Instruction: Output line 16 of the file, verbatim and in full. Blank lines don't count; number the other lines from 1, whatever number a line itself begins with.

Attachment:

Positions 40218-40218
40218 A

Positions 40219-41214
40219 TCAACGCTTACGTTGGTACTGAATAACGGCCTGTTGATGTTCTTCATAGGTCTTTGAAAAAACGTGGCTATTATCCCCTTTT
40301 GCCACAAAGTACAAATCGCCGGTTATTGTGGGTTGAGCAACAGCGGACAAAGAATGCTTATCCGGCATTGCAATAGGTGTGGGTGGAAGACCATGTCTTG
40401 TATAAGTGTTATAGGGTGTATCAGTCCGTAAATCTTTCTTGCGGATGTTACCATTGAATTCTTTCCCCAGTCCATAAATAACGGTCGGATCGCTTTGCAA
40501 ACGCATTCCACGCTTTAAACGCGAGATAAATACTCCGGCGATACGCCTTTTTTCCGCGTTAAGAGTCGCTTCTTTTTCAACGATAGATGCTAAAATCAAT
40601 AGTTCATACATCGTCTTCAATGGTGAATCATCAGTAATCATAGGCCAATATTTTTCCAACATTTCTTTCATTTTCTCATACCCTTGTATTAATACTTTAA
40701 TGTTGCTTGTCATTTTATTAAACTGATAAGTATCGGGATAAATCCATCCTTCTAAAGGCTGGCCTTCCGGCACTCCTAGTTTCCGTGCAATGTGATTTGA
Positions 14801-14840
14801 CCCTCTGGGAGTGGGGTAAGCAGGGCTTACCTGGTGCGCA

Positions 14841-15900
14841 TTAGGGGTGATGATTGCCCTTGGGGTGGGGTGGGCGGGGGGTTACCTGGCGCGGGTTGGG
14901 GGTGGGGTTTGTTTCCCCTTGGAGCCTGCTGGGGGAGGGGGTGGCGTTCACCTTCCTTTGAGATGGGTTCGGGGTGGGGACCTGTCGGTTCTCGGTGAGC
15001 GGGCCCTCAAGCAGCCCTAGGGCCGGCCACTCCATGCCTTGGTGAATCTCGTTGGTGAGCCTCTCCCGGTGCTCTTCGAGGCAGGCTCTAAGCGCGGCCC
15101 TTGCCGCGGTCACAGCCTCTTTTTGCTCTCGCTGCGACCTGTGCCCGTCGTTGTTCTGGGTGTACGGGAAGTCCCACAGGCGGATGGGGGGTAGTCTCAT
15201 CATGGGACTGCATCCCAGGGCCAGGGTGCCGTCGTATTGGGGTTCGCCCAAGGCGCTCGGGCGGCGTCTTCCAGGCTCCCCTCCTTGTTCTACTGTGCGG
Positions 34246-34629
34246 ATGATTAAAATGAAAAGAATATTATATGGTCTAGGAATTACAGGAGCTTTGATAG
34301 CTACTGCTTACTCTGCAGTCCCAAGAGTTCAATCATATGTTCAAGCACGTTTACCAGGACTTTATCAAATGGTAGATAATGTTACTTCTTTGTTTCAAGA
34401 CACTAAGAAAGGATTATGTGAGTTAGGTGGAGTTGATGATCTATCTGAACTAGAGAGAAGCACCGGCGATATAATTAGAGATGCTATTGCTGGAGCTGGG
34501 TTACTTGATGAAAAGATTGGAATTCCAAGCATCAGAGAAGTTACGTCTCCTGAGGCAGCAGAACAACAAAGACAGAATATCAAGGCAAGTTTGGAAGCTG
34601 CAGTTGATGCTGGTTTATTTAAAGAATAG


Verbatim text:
15101 TTGCCGCGGTCACAGCCTCTTTTTGCTCTCGCTGCGACCTGTGCCCGTCGTTGTTCTGGGTGTACGGGAAGTCCCACAGGCGGATGGGGGGTAGTCTCAT